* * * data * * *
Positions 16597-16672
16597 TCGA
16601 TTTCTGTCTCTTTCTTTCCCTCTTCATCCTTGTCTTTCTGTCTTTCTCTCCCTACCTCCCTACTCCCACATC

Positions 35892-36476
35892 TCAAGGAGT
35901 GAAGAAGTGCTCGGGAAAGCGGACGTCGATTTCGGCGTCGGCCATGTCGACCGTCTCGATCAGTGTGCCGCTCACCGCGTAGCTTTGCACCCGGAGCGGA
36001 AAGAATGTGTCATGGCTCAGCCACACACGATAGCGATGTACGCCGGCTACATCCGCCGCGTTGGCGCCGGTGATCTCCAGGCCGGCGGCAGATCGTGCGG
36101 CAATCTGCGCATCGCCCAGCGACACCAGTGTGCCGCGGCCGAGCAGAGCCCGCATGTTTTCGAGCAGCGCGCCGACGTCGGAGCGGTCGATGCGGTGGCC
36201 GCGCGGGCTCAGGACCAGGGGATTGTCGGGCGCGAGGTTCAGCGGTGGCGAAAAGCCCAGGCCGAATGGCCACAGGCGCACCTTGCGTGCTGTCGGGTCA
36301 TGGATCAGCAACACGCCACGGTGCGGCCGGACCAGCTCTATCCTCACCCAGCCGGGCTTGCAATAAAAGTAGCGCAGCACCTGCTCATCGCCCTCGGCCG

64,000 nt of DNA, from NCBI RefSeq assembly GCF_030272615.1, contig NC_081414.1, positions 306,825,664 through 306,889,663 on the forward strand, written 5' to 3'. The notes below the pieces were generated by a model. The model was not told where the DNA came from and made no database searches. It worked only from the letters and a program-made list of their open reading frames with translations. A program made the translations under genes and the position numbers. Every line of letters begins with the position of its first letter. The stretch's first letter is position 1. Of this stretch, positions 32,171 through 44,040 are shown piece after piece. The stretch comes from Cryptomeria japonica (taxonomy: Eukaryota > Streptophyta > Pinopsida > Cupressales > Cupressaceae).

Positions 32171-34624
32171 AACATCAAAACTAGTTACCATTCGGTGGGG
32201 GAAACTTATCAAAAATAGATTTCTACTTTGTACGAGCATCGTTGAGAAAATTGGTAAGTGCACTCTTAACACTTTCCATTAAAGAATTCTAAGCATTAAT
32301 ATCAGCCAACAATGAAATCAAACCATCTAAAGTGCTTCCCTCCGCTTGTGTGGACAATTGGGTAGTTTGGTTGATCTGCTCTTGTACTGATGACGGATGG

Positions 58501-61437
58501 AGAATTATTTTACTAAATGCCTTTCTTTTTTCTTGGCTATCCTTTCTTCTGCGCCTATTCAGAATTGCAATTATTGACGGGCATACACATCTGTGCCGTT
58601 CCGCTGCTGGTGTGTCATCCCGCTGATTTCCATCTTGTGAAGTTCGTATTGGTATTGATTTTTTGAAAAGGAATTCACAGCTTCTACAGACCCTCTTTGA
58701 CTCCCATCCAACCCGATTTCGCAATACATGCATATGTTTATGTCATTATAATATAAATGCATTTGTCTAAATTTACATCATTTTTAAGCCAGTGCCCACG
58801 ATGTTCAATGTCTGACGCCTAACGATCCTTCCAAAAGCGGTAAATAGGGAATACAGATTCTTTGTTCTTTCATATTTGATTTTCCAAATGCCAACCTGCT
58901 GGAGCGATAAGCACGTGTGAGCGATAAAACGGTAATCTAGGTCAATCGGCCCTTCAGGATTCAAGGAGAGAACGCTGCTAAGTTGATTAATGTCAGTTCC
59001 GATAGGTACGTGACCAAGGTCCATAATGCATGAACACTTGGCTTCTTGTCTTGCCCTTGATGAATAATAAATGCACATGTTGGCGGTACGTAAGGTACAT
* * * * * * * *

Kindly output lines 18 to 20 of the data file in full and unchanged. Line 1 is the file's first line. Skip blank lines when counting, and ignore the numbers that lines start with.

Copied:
58601 CCGCTGCTGGTGTGTCATCCCGCTGATTTCCATCTTGTGAAGTTCGTATTGGTATTGATTTTTTGAAAAGGAATTCACAGCTTCTACAGACCCTCTTTGA
58701 CTCCCATCCAACCCGATTTCGCAATACATGCATATGTTTATGTCATTATAATATAAATGCATTTGTCTAAATTTACATCATTTTTAAGCCAGTGCCCACG
58801 ATGTTCAATGTCTGACGCCTAACGATCCTTCCAAAAGCGGTAAATAGGGAATACAGATTCTTTGTTCTTTCATATTTGATTTTCCAAATGCCAACCTGCT